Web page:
There have been dozens – and probably hundreds – of client alerts, briefs, white papers and other thought leadership pieces on the California bills awaiting signature that will require greenhouse gas emissions (SB 253) and climate risk (SB 261) disclosures. Those bills are described in our September 18 post.
In contrast, there has been surprisingly little focus in the media and elsewhere on California Assembly Bill 1305. AB 1305 addresses voluntary carbon market disclosures. That bill also was approved – by substantial majorities in both the Assembly and Senate – before the 2023 session of the California State Legislature adjourned. AB 1305 is now sitting with California Governor Gavin Newsom for his signature.
The bill author characterized the current voluntary carbon offset (VCO) industry as a "wild west." AB 1305 is intended to combat greenwashing relating to VCOs and provide their purchasers with a meaningful tool to decide which projects are worth investing in to reduce their carbon footprint.
If adopted, AB 1305 would require an entity that purchases or uses VCOs that makes claims (1) regarding the achievement of net zero emissions, (2) that the entity, a related entity or a product is "carbon neutral" or (3) implying the entity, a related entity or a product does not add net carbon dioxide or greenhouse gases to the climate or has made significant reductions to its carbon dioxide or greenhouse gas emissions, to disclose the following on its website for each applicable project or program:
- The name of the entity selling the offset and the offset registry or program.
- The project identification number, if applicable.
- The project name as listed in the registry or program, if applicable.
- The offset project type, including whether the offsets purchased were derived from a carbon removal, an avoided emission or a combination of both, and the site location.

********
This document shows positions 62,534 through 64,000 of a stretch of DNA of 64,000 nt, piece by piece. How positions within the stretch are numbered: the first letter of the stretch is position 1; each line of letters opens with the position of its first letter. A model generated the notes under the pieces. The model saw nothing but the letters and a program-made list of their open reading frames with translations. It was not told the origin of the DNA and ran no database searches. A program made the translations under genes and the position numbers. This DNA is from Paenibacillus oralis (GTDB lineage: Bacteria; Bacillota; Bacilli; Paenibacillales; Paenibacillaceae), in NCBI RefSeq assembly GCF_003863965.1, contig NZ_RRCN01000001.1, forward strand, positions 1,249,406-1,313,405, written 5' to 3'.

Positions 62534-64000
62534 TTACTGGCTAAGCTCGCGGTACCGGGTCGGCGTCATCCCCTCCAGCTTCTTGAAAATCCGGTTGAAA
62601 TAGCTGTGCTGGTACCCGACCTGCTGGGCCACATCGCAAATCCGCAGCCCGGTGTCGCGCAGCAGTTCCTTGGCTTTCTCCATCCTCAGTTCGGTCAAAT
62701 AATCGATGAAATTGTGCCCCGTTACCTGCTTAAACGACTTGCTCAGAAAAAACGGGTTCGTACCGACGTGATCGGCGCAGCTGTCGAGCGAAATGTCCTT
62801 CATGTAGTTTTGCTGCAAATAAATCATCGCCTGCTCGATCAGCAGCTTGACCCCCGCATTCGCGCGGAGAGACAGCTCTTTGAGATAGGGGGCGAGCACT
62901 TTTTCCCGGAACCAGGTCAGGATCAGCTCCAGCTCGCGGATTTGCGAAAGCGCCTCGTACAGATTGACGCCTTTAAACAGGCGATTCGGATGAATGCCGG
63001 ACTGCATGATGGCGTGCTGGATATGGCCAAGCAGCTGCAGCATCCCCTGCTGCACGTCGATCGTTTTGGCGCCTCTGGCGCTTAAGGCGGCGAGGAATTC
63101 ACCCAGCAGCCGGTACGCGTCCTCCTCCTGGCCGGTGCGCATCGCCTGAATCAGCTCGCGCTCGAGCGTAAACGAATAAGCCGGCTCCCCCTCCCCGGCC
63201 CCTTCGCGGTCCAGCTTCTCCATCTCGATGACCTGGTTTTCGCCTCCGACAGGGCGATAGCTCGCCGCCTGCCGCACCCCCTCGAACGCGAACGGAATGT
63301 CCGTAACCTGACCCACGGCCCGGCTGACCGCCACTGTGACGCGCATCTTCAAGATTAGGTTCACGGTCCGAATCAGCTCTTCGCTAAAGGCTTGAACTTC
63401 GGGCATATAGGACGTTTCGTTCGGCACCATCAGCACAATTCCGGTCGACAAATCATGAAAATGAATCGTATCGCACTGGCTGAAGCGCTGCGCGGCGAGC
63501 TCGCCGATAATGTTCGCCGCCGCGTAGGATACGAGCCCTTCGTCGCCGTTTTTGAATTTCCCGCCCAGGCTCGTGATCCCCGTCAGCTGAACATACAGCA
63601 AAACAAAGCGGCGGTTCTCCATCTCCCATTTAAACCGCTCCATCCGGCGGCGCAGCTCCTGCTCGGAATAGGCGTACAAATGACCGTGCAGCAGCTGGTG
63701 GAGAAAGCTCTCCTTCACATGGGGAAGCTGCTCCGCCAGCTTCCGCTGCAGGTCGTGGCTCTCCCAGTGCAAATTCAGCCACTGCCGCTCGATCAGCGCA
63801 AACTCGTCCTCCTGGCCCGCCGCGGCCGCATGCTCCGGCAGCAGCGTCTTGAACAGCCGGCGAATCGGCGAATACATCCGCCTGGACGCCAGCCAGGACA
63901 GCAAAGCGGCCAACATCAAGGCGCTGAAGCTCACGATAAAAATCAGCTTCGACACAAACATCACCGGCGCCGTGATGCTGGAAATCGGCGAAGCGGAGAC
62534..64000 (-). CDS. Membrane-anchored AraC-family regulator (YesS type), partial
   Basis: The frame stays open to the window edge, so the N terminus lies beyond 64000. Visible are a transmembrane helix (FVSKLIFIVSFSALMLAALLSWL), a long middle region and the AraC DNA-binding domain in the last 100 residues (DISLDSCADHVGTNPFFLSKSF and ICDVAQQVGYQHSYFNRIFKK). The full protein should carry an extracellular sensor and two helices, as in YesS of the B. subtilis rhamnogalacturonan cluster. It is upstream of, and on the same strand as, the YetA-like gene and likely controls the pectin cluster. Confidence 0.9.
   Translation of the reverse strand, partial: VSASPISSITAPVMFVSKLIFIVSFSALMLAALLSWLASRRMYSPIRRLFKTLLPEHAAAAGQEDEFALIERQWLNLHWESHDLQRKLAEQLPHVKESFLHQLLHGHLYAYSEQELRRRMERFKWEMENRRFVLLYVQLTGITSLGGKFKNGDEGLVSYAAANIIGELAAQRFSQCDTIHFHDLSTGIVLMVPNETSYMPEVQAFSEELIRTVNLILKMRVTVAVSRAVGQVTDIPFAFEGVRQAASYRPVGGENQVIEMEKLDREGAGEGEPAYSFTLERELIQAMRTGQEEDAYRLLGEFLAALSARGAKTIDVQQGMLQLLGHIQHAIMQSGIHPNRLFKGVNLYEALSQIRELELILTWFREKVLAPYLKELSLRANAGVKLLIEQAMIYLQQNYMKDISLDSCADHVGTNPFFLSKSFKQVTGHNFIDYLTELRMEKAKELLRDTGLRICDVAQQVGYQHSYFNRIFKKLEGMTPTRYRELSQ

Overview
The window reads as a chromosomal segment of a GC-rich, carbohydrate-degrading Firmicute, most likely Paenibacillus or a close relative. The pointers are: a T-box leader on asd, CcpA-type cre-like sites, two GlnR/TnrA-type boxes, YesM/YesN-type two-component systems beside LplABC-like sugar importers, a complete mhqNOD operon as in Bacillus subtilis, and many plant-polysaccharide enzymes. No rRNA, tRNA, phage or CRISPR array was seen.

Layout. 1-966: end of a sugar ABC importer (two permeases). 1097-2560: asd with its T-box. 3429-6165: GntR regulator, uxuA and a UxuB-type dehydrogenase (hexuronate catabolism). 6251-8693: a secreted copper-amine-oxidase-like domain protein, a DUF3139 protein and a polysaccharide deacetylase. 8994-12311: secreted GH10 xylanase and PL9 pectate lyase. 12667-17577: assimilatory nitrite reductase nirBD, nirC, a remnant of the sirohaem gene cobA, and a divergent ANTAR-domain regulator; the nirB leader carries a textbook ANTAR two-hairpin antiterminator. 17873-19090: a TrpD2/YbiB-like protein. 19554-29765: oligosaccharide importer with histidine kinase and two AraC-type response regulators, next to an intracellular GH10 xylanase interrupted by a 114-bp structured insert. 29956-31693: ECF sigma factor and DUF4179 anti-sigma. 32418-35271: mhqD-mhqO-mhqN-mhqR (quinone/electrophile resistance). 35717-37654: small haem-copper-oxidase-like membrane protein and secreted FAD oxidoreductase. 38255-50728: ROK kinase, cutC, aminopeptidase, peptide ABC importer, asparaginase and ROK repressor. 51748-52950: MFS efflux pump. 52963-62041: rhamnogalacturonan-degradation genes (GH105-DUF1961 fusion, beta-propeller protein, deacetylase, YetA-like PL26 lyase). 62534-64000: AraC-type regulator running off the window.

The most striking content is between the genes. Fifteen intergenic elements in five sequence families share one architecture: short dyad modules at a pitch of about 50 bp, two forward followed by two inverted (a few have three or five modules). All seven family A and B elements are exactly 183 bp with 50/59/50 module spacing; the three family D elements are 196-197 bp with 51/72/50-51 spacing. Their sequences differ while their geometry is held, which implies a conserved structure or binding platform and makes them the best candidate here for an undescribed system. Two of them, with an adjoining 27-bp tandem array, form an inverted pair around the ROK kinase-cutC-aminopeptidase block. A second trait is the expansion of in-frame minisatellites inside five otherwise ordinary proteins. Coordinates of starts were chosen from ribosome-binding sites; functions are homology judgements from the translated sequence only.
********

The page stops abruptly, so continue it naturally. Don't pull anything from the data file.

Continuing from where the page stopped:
- The specific protocol used to estimate emissions reductions or removal benefits.
- Whether there is independent third-party verification of company data and claims listed.
In addition, an entity that makes claims (1) regarding the achievement of net zero emissions, (2) that the entity, a related or affiliated entity or a product is "carbon neutral" or (3) implying the entity, a related or affiliated entity or a product does not add net carbon dioxide or greenhouse gases to the climate or has made significant reductions to its carbon dioxide or greenhouse gas emissions would be required to disclose on its website the following information pertaining to the greenhouse gas emissions associated with the claims:
- All information documenting how, if at all, a "carbon
neutral," "net zero emission" or other similar claim
was determined to be accurate or actually accomplished and how
interim progress toward that goal is being measured.
This information may include, but is not limited to, (1) disclosure of independent third-party verification of the entity's greenhouse gas emissions, (2) identification of its science-based targets for its emissions reduction pathway and (3) disclosure of the relevant sector methodology and third-party verification used for the science-based targets and emissions reduction pathway.